• Federal regulations, which further prohibit employees from working on particular matters if they are "seeking employment" with a person or organization impacted by the matter, even if negotiations are not ongoing.
  • President Trump's executive order on ethics commitments by executive branch appointees, which restricts agency appointees from lobbying their former agency for five years.

The lawmakers have requested that the agencies' response describe how they are working to ensure compliance with federal law and prevent corruption and conflicts of interest.

In November, Congresswoman Pressley introduced the People’s Justice Guarantee, a resolution to reimagine the American legal system that calls for the abolition of for-profit prisons and detention centers. In April, Congresswoman Pressley joined Congresswoman Jayapal and Senator Warren to introduc the Dignity of Detained Immigrants Act, bicameral legislation to address the inhumane conditions of detention centers that the DHS used to house tens of thousands of immigrants -- and end the use of private prisons and county jails to detain immigrants. It would also set humane standards for detention facilities, increase oversight of these facilities to eliminate abuse, and better protect the civil rights of immigrant detainees.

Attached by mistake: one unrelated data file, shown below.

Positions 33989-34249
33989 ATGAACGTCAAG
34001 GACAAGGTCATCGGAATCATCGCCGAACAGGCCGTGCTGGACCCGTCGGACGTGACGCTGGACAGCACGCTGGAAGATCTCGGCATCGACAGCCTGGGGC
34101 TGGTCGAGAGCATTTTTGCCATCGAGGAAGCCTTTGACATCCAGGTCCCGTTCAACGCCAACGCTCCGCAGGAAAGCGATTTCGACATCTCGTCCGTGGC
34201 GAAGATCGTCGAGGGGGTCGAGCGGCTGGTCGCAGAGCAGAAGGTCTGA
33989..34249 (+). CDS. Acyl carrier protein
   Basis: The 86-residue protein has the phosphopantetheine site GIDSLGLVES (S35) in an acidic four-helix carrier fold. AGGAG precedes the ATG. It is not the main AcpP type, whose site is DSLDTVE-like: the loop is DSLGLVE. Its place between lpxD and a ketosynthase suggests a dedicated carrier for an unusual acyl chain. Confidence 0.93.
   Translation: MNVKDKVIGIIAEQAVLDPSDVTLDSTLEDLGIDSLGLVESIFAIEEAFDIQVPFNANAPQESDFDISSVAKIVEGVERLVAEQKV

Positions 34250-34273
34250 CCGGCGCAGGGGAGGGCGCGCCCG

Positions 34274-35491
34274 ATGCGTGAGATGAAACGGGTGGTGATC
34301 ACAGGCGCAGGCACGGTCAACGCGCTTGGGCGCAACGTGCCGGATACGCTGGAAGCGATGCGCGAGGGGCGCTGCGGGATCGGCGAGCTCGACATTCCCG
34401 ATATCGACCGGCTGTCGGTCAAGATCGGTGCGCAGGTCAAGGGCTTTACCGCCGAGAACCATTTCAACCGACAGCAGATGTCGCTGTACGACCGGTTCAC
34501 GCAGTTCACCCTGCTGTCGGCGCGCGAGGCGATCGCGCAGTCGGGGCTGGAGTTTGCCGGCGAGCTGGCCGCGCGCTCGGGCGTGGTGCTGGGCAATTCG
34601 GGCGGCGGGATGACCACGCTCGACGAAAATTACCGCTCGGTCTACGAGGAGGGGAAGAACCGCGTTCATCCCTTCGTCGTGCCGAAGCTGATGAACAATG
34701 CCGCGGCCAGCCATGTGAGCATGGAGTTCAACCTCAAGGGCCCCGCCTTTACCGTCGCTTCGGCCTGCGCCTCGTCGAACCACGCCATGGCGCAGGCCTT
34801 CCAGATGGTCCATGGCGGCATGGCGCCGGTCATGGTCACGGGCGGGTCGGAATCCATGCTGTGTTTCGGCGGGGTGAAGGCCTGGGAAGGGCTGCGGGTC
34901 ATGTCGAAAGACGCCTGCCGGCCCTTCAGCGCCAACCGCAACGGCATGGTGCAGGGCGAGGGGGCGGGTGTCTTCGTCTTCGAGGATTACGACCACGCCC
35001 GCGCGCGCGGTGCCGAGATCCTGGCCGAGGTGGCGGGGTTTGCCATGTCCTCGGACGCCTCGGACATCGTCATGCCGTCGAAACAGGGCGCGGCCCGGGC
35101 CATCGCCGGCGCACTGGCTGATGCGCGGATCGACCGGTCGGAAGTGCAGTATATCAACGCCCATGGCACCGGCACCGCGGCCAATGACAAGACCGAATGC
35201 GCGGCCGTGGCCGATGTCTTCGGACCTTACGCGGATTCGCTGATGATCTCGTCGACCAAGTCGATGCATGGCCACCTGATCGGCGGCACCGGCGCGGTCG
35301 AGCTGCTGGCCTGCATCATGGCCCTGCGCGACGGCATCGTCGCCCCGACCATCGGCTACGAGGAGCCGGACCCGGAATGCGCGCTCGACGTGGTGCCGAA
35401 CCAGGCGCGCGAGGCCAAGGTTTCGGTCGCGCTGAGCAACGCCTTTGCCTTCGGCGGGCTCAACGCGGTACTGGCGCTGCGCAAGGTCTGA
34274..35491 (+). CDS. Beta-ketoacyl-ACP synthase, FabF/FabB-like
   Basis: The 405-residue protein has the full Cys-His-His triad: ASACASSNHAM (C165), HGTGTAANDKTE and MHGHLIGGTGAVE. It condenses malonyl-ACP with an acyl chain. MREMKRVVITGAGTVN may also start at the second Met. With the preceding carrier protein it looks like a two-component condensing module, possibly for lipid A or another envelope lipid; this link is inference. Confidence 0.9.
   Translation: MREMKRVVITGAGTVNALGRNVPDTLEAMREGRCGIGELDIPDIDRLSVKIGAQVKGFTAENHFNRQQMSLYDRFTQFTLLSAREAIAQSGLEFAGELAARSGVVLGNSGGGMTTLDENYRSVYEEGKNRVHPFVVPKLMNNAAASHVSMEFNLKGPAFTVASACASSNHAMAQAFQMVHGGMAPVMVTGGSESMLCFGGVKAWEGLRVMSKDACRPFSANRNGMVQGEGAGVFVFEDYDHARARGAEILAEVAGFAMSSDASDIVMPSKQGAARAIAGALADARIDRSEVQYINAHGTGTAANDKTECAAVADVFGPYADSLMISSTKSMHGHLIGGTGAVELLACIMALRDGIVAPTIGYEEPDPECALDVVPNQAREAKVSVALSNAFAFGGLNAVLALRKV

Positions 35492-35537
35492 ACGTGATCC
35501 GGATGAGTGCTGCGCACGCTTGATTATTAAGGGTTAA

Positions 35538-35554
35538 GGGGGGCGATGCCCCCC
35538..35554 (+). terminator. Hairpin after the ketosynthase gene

The full text of the letter is below and can be found here:

Matthew Albence

Acting Director

U.S. Immigration and Customs Enforcement

500 12th St. SW

Washington, DC 20536

 

Kathleen Hawk Sawyer

Director

Federal Bureau of Prisons

320 First St., NW

Washington, DC 20534

 

 

Dear Ms. Sawyer and Mr. Albence:

I write to express my concern about the rapidly spinning revolving door between your agencies and the private prison and detention industries, and to request information about the policies and procedures that U.S. Immigration and Customs Enforcement (ICE) and the Federal Bureau of Prisons (BOP) have in place to prevent corruption and ensure compliance with federal law.

 

The private prison and immigration detention industries have experienced rapid growth in recent years, driven largely by federal government contracts with private facilities. Between 2000 and 2018, the number of prisoners held in private prisons increased by 47%. Between 2000 and 2016, the number of immigrants held in private facilities rose by 442%, and the numbers have continued to rise under the Trump administration. In 2018, just 19 private immigration detention facilities received over $800 million from ICE to detain nearly 18,000 migrants, with over half of that population detained in facilities owned by GEO Group (GEO). One study estimates that more than 70% of migrant detainees are held in privately operated facilities.